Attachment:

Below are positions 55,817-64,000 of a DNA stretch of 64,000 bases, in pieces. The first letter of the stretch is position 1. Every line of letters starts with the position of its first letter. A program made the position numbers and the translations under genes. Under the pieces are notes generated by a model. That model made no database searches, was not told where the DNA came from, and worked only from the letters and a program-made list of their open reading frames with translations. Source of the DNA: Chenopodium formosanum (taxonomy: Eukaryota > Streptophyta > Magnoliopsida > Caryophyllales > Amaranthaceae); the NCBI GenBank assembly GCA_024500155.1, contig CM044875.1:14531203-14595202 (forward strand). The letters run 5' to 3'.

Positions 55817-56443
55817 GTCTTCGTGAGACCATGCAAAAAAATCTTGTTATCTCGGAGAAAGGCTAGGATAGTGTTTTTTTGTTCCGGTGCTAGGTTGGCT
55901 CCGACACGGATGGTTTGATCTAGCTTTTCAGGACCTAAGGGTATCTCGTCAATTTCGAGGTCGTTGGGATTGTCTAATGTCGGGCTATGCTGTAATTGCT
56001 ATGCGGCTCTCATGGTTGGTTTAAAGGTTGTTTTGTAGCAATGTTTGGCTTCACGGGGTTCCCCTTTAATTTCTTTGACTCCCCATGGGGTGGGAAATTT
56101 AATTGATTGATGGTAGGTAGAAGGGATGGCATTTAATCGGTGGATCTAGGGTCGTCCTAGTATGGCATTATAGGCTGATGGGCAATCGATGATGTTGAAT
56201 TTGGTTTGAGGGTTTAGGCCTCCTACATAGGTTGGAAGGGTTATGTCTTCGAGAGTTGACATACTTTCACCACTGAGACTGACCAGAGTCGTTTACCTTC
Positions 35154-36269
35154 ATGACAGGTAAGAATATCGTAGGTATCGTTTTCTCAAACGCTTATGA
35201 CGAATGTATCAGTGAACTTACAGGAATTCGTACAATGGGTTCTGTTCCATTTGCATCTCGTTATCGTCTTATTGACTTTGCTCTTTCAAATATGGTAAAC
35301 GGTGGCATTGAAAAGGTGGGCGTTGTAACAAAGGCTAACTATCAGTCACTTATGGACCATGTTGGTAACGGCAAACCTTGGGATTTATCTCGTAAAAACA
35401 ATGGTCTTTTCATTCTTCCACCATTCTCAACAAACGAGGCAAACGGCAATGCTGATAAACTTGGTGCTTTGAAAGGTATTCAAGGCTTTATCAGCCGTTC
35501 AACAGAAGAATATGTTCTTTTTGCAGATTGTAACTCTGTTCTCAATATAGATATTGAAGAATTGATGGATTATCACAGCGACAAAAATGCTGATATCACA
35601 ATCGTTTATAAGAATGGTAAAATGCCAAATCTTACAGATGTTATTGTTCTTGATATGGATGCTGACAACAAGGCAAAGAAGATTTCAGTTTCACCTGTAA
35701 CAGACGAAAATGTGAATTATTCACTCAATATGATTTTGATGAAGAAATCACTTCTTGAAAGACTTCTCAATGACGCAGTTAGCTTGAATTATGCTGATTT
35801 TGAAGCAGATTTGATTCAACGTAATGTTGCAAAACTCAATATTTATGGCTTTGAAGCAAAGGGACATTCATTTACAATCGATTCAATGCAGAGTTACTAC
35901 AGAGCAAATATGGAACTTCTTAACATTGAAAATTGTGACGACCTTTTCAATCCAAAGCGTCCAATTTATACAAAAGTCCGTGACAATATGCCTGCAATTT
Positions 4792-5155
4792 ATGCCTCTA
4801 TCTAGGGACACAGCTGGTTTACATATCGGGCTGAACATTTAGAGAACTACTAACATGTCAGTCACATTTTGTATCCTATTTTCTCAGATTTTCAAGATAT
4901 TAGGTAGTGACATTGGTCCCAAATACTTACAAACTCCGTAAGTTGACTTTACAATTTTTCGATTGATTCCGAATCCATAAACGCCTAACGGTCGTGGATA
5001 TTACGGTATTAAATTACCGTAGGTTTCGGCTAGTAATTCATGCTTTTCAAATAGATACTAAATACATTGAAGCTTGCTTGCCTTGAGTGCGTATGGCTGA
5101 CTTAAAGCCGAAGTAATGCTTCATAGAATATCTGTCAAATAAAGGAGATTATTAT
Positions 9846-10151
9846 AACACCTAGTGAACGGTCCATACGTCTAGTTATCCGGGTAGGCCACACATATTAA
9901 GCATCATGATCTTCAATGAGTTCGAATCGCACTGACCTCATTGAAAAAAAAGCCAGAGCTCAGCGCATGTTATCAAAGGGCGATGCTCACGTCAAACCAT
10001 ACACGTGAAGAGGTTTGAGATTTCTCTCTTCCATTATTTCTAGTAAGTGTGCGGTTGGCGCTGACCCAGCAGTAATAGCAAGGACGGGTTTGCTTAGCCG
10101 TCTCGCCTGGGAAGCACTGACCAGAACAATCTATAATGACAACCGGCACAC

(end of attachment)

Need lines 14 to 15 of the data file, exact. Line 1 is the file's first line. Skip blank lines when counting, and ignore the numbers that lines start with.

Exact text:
35601 ATCGTTTATAAGAATGGTAAAATGCCAAATCTTACAGATGTTATTGTTCTTGATATGGATGCTGACAACAAGGCAAAGAAGATTTCAGTTTCACCTGTAA
35701 CAGACGAAAATGTGAATTATTCACTCAATATGATTTTGATGAAGAAATCACTTCTTGAAAGACTTCTCAATGACGCAGTTAGCTTGAATTATGCTGATTT